May 12, 2016
Together with our Community Partner, the American Chamber of Commerce, the Navy League welcomed Captain Lee Boone to give a seminar on the ‘U.S. Coast Guard Security Interests & Activities in the Asia Pacific.’ The presentation included a fun period of networking, in which we had the opportunity to get to know Capt. Boone and hear some of his stories from his time stationed in Japan. Lunch was provided, and we enjoyed an interactive environment, where we could openly ask questions and discuss issues with Capt. Boone. His insights, from the perspective of the U.S. Coast Guard, were refreshing and thought-provoking.
In his presentation, Capt. Boone began with a history of the U.S. Coast Guard, emphasizing its distinction from the U.S. Navy and outlining its evolving functions. While the U.S. Coast Guard is traditionally thought to be a domestic, coastal force, it has a growing and important presence in Asia Pacific. In Japan, Capt. Boone works with 17 members of the U.S. Coast Guard. There are an additional 9 members in Singapore. These few people cover an estimated 43% of the world’s longitude, an area stretching from Madagascar to the Polynesian Islands. What are they doing here, in Asia Pacific, a region that already has the most forward deployed naval vessels?
Post 9/11, the U.S. Coast Guard created the International Port Security (IPS) initiative, which assesses the effectiveness of port security and antiterrorism measures in international ports across the globe. In Asia Pacific, this includes 42 nations. They are responsible for monitoring these standards and providing updated information for Homeland Security. In addition, for developing countries, the U.S. Coast Guard provides advice and capacity building options to help local governments and communities meet these standards of compliance.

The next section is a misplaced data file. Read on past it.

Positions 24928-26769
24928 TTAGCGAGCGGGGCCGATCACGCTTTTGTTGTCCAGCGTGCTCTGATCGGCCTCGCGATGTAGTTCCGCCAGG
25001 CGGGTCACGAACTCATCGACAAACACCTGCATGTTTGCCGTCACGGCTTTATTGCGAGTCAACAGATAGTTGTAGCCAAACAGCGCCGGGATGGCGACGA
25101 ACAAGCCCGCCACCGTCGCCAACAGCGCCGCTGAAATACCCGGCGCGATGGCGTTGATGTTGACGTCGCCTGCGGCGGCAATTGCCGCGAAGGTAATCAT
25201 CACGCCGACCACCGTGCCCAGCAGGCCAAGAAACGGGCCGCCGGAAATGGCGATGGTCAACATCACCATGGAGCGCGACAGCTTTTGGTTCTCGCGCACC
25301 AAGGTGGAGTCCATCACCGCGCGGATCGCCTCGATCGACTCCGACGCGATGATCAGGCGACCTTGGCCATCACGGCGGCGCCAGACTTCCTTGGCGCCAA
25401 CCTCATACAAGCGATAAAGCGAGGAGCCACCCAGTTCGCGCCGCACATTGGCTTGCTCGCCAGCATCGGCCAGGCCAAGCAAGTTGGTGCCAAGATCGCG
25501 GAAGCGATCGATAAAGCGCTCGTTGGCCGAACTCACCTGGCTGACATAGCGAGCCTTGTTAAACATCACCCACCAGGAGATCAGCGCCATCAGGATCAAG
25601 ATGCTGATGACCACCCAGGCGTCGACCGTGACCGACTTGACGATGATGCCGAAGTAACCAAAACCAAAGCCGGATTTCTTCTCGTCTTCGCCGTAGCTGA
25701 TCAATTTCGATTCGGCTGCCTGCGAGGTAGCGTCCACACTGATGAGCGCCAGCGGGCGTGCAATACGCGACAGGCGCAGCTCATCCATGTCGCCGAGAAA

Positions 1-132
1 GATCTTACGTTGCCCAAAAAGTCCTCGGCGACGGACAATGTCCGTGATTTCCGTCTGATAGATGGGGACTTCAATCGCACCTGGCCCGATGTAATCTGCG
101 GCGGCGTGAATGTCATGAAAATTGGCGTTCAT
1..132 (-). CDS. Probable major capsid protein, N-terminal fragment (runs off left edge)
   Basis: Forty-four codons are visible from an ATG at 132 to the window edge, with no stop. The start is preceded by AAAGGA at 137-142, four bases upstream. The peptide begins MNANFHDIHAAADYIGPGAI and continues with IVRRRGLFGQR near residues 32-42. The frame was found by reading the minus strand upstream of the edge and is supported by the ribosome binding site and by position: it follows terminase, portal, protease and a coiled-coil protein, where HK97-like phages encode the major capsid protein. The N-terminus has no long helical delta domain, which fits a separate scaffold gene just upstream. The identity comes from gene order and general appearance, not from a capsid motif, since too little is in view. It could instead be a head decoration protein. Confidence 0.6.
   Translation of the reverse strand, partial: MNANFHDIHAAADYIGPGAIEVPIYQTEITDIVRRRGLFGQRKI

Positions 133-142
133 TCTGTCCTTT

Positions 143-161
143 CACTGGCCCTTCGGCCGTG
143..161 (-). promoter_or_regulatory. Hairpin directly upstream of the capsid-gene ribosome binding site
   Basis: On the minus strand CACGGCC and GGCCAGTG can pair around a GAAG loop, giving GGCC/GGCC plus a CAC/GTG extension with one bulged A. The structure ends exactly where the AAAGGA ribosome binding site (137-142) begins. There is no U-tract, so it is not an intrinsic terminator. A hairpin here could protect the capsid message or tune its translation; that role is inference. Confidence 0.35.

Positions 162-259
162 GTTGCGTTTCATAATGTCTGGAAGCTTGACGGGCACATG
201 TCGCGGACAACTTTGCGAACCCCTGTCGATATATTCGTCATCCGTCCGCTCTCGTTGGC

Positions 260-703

While it may seem that the U.S. Coast Guard is only engaging in humanitarian aims, their job is more about protecting the U.S. than it is about benefiting other countries. The goal is to increase global security to the point that the U.S. does not have to fight fires on its own shores. It is far better for a local port authority to catch potentially hazardous cargo or a hostile person before a ship leaves for the U.S. than for the U.S. to have to find out about the threat when the ship has already come into its domestic ports. Of course, it is also a benefit to the local governments to receive help from the U.S. Coast Guard in reaching international port security compliance standards. In this way, the Coast Guard is able to be a unique diplomatic bridge and provide reciprocal benefits to developed countries.
One of the biggest threats to port security and commercial transit of vessels through international waters is piracy. This also falls within the responsibility of the U.S. Coast Guard. The incident with the MV Maersk Alabama in 2008, which inspired the 2013 film Captain Phillips, was a wake-up call to the international commercial shipping industry. Through influencing new international norms and creating U.S. standards of compliance, the Coast Guard has helped prevent this from happening again.
Their work is paying off. Capt. Boone says that since late 2015, there has been a steep drop in piracy incidents in Asia Pacific. He attributes this to two main factors: the first is a higher level of compliance with new international security norms for commercial vessels, as well as as increase of traffic in international waters; and the second is the lowered price of oil, which is a highly coveted cargo for pirates. To read more about the state of piracy, Capt. Boone recommends looking into Oceans Beyond Piracy.
The U.S. Coast Guard contingent of Asia Pacific is stationed on the Yakota Air Base, which is situated north of Tokyo, Japan. Capt. Boone and his family have been there for about a year and will remain for a total of three years before moving on to the next posting. Capt. Boone is a highly educated and decorated officer in the U.S. Coast Guard. In 2008, he was assigned to Coast Guard Headquarters to lead the implementation of the Coast Guard’s counter-piracy program for U.S. commercial vessels transiting high risk waters. His work on this project was paramount in shaping what would become an international standard. To read more about Captain Lee Boone, check out his bio.